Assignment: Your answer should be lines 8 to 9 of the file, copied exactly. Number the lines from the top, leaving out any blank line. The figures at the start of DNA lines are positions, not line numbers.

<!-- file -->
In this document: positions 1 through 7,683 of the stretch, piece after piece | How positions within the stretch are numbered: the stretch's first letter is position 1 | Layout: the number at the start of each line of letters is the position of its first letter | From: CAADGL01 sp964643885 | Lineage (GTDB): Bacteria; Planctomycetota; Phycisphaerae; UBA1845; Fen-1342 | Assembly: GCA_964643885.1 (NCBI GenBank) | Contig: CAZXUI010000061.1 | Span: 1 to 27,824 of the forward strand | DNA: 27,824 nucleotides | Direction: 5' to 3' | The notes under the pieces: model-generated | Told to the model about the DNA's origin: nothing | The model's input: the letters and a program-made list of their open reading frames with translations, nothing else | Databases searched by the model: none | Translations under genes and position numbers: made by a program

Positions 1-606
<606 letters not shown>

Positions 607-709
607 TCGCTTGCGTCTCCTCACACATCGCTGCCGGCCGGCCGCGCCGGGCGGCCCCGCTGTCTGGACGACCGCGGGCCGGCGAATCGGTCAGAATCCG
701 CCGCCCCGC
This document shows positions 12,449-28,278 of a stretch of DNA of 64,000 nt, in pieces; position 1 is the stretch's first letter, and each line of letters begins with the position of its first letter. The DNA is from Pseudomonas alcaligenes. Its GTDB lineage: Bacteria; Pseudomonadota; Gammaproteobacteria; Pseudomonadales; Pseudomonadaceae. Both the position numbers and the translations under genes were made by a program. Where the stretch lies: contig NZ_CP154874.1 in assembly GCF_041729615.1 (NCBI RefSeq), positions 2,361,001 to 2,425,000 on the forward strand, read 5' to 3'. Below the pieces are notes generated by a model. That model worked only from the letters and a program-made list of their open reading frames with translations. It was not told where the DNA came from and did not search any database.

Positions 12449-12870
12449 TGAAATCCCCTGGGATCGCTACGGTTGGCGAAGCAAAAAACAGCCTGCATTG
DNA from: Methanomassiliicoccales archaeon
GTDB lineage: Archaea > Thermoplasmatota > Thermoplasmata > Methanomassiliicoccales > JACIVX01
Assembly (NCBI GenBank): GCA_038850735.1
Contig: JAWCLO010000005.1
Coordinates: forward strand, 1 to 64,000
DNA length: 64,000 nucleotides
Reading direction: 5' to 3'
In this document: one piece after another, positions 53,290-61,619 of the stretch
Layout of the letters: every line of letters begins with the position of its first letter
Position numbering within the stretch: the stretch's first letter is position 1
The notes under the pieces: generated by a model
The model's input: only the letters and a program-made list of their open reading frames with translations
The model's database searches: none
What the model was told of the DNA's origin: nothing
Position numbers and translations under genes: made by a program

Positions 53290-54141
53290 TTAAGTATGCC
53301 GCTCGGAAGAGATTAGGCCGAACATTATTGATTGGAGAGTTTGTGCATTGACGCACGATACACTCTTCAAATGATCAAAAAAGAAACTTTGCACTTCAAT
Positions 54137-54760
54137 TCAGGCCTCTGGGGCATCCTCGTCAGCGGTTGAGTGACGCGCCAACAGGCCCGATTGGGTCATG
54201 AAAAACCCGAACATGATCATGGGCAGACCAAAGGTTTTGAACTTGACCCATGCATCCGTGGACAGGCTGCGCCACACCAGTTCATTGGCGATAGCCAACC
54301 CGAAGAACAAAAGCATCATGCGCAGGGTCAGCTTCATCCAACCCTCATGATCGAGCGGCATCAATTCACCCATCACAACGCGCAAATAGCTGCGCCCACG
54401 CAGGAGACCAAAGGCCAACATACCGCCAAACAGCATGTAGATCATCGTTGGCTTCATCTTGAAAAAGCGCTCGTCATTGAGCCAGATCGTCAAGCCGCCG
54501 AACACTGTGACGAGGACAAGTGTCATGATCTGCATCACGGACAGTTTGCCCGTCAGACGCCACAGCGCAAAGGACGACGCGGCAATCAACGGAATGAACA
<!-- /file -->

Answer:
Positions 12449-12870
12449 TGAAATCCCCTGGGATCGCTACGGTTGGCGAAGCAAAAAACAGCCTGCATTG